Girl Elephants Stay With Their Families Their Whole Lives

Wiva is one lucky baby elephant.

Her mother, Wendi, was rescued as an orphan by people with the David Sheldrick Wildlife Trust (DSWT). Caretakers at the elephant orphanage rejoiced last year when Wendi showed up again for a visit - this time with little newborn Wiva in tow.

Now, nearly a year later, Wiva is thriving with her big family.

David Sheldrick Wildlife Trust

This bonding is so important for elephants - especially the girls. "Female elephants stay with the herd for life," Amie Alden of DSWT told The Dodo. "They raise their own calves alongside mothers, grandmothers, sisters and aunts."

The female elephants of a herd act as nannies for their friends' babies. "In elephant society, the females in the group step in to help, which is also great for mum but also for younger females who learn the ropes of how to care for their own calves in the future," Alden said.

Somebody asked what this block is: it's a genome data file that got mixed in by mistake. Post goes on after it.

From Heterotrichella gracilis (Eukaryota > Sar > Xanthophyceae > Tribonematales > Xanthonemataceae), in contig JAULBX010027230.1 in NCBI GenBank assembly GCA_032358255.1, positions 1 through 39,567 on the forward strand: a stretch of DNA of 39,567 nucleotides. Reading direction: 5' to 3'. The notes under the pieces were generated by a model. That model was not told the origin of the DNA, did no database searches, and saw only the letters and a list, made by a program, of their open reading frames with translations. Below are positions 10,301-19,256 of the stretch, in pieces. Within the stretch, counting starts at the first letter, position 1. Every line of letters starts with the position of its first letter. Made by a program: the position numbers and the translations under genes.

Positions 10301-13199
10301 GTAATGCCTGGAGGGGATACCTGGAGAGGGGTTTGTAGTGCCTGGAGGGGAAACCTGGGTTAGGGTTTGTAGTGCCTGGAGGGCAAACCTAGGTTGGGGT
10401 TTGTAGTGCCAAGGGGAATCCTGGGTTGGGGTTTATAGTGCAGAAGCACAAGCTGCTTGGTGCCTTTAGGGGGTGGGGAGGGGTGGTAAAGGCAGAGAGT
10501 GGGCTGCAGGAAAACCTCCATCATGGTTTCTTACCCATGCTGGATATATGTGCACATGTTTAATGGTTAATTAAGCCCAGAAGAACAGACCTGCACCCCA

So Wiva, who has a growing fan club among the people at DSWT, is also lucky to live with a whole group of elephants who love her. And she is just one of 18 wild-born orphan babies who were rehabilitated and released into the wild by DSWT, according to Alden. "One of 18 ... that we know of!" Alden said.

click to play video

Makena, an 11-year-old elephant living in the same herd, plays with Wiva - and is learning how to relate to baby elephants so she can one day have some of her own.

Makena playing with Wiva | The David Sheldrick Wildlife Trust

As for the boys? Young bull elephants will be pushed out of the group once they reach puberty, Alden said. "They may form bachelor groups and males are typically the scouts of elephant society, traveling far and wide, covering enormous distances ... to investigate new pastures for the herds."

To help support The David Sheldrick Wildlife Trust rescue and raise elephants you can make a donation here:

Fundraising Websites - Crowdrise